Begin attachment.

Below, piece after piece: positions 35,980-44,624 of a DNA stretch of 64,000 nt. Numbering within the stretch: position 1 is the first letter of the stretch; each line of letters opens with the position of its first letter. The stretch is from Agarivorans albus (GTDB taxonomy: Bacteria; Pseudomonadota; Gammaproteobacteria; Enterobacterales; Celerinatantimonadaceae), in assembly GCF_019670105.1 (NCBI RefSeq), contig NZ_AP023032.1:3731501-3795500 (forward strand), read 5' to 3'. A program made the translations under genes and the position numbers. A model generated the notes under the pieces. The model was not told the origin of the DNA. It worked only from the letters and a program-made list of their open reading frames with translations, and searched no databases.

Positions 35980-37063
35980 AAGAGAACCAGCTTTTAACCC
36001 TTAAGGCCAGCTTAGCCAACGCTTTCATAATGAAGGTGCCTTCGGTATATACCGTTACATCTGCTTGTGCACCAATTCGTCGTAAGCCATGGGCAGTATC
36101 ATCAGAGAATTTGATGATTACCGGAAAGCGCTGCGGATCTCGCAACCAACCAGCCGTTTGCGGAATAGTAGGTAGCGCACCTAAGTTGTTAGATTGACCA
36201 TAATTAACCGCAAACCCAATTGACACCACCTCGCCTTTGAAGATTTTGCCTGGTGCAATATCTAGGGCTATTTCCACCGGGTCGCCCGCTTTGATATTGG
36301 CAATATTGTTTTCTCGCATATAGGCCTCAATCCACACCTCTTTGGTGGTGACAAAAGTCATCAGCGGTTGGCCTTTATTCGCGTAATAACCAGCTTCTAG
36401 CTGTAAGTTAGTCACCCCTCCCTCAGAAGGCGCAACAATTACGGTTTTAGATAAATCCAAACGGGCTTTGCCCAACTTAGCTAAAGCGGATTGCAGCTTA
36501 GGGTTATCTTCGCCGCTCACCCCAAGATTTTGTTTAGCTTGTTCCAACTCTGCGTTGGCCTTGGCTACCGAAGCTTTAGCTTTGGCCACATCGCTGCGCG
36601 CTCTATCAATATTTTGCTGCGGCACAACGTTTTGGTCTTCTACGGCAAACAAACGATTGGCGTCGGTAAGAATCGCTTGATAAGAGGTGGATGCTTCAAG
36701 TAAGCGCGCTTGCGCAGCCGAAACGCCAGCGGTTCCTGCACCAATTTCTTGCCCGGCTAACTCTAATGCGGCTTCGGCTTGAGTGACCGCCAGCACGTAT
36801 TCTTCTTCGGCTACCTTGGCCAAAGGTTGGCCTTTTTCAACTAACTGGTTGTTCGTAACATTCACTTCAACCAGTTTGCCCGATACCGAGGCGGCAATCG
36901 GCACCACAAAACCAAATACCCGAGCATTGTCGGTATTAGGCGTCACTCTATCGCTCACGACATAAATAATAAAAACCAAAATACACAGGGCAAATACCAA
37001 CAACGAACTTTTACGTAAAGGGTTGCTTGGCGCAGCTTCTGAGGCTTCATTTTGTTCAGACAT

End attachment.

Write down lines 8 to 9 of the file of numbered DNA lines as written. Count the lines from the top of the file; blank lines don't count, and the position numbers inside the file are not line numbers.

36401 CTGTAAGTTAGTCACCCCTCCCTCAGAAGGCGCAACAATTACGGTTTTAGATAAATCCAAACGGGCTTTGCCCAACTTAGCTAAAGCGGATTGCAGCTTA
36501 GGGTTATCTTCGCCGCTCACCCCAAGATTTTGTTTAGCTTGTTCCAACTCTGCGTTGGCCTTGGCTACCGAAGCTTTAGCTTTGGCCACATCGCTGCGCG